Biosense Webster, a Division of Johnson & Johnson, has reaffirmed its commitment to tackling atrial fibrillation (AF) by launching two major initiatives to coincide with Global AF Aware Week, 18–24 November 2019. A press release from the company outlines its campaign Get Smart About AFIB (GSAAF), a partnership with the Arrhythmia Alliance to improve knowledge of AF across the healthcare community and the general public. In addition, the statement details the company’s Atrial Fibrillation Management Report, which examines available treatment options for AF across Europe and their long-term impact on clinical, patient and economic outcomes, aiming to support healthcare professionals (HCPs) when making treatment decisions.
According to the release, the Atrial Fibrillation Management Report reviewed independent studies to explore current treatment options for AF patients, which include antiarrhythmic drugs (AADs) and catheter ablation. Key findings were that just half of patients (52%) are well-managed by AADs, but just 4% of eligible patients receive catheter ablation —a treatment that is almost 10 times more effective in delaying disease progression than AADs, as demonstrated by the ATTEST trial. Furthermore, the report found catheter ablation to be a highly effective and economical treatment option, with data showing:
- Greater improvement on patients’ quality of life (37% vs. 18% for AADs)4, 5
- Sustained results with 94% patients free from arrhythmia recurrence after one year and 48% free from arrhythmia after four years6-
- Up to 46% lower incidence of death, stroke, cardiac arrest and cardiovascular hospitalization over seven years, compared to AADs
- Reduced need for unplanned medical visits (by up to 80%) and long-term cost savings of 35%
The statement explains that Get Smart About AFIB provides easy-to-access information to help educate the general public about the condition, its common symptoms and the importance of treatment. Patients can then ask their doctor to advise on management and treatment options available for AF. Educational materials have also been created for cardiologists, GPs and the wider healthcare community to support their work in diagnosing and treating AF.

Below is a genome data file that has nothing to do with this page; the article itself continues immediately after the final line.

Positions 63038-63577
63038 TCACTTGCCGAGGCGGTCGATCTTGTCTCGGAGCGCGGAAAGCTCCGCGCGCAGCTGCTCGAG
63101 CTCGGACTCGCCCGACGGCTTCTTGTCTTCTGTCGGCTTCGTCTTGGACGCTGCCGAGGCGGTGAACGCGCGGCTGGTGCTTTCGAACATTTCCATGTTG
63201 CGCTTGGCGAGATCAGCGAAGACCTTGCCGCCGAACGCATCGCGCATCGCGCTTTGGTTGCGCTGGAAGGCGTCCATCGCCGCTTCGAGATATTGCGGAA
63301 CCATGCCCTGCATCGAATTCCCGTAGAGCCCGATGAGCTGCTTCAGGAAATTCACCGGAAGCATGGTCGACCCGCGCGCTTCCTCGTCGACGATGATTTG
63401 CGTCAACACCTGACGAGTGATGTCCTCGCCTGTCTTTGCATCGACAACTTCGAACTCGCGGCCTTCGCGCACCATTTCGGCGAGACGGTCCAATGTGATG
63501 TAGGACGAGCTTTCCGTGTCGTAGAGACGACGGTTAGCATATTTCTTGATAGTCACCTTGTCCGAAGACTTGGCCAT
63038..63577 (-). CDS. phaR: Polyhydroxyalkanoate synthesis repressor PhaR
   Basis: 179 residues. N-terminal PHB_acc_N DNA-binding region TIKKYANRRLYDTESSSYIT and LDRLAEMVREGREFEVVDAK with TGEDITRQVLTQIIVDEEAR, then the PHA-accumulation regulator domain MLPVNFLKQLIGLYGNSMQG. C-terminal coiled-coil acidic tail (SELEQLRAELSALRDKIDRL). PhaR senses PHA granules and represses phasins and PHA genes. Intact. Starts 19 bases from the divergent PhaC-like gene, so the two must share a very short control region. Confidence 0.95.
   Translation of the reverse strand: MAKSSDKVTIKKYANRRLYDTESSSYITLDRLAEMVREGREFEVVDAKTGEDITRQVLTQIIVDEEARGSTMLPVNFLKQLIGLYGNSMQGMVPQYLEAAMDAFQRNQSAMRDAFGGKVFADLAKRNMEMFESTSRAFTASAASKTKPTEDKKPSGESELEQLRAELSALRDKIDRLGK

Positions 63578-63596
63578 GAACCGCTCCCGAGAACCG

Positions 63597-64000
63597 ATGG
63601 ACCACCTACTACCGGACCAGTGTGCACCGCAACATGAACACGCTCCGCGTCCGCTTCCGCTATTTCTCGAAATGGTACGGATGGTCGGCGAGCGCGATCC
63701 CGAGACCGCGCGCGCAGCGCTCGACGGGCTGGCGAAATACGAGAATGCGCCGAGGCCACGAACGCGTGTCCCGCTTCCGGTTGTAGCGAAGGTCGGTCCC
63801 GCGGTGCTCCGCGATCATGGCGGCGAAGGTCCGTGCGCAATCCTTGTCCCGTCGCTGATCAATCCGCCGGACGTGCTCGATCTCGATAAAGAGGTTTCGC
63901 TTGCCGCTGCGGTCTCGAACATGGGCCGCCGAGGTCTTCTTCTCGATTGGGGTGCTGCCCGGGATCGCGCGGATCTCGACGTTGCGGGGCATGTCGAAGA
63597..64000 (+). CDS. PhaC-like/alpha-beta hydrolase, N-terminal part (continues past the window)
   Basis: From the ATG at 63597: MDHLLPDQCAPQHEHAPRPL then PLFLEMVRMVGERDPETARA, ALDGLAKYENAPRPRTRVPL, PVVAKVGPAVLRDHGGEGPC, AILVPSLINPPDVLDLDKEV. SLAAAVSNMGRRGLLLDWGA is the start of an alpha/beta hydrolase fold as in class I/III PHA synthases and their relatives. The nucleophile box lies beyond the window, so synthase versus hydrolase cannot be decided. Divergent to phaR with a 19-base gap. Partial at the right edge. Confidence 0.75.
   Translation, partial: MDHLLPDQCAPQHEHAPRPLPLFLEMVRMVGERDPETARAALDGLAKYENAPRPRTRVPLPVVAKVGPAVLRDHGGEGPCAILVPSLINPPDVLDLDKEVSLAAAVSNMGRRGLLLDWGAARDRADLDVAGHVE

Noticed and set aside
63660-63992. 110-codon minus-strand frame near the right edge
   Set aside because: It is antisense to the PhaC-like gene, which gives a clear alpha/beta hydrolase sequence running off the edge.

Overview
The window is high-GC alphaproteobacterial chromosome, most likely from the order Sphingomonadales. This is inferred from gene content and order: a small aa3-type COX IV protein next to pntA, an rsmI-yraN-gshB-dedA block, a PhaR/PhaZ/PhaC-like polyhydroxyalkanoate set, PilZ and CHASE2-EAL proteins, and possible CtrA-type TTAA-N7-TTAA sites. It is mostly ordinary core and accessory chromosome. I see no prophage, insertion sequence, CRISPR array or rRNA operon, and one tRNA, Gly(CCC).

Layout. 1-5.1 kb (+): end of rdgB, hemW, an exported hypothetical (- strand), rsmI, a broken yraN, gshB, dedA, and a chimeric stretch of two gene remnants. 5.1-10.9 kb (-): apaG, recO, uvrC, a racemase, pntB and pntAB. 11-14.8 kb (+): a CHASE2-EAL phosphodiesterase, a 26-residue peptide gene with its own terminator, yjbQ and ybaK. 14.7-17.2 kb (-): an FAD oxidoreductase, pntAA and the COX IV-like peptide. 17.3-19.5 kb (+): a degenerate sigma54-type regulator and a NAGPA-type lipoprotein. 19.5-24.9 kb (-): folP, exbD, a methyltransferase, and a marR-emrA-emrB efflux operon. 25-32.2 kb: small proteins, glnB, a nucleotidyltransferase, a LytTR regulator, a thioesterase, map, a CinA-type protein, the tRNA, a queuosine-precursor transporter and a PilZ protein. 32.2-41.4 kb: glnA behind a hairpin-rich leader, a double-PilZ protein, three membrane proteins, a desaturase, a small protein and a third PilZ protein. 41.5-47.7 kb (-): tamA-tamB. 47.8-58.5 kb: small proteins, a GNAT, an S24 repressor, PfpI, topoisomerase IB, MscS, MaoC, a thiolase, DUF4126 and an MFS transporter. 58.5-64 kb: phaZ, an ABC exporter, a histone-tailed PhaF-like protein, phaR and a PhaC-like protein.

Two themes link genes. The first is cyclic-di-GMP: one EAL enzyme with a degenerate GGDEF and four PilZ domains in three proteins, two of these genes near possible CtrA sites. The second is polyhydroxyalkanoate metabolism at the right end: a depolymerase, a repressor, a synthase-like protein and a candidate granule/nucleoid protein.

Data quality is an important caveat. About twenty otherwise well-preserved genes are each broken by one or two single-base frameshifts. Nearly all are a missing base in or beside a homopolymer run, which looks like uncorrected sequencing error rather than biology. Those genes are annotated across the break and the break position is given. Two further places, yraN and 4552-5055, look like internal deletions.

Trudie Lobban, founder and trustee of the Arrhythmia Alliance, says in the press release: “Patients with AF have a lower quality of life than the general public. AF can lead to AF-related stroke, heart failure, dementia and the condition can have a costly impact on healthcare systems. “It is, therefore, crucial that we do everything we can to raise awareness of AF to prevent it from becoming a life-threatening epidemic. By providing healthcare professionals and patients with easy to use information and tools, we can help make a positive difference to people’s lives and reduce the risk of life-threatening conditions.”
To help combat the rising AF epidemic, GSAAF is encouraging the general public to take action by following three simple steps:
- Know the symptoms of AF and the risk factors associated with the condition by visiting https://getsmartaboutAFIB.eu
- Carry out pulse checks regularly (either manually or via available technologies such as smartphone apps)
- Seek medical advice in case of any irregularities in your heart rhythm and be informed about the different management and treatment options.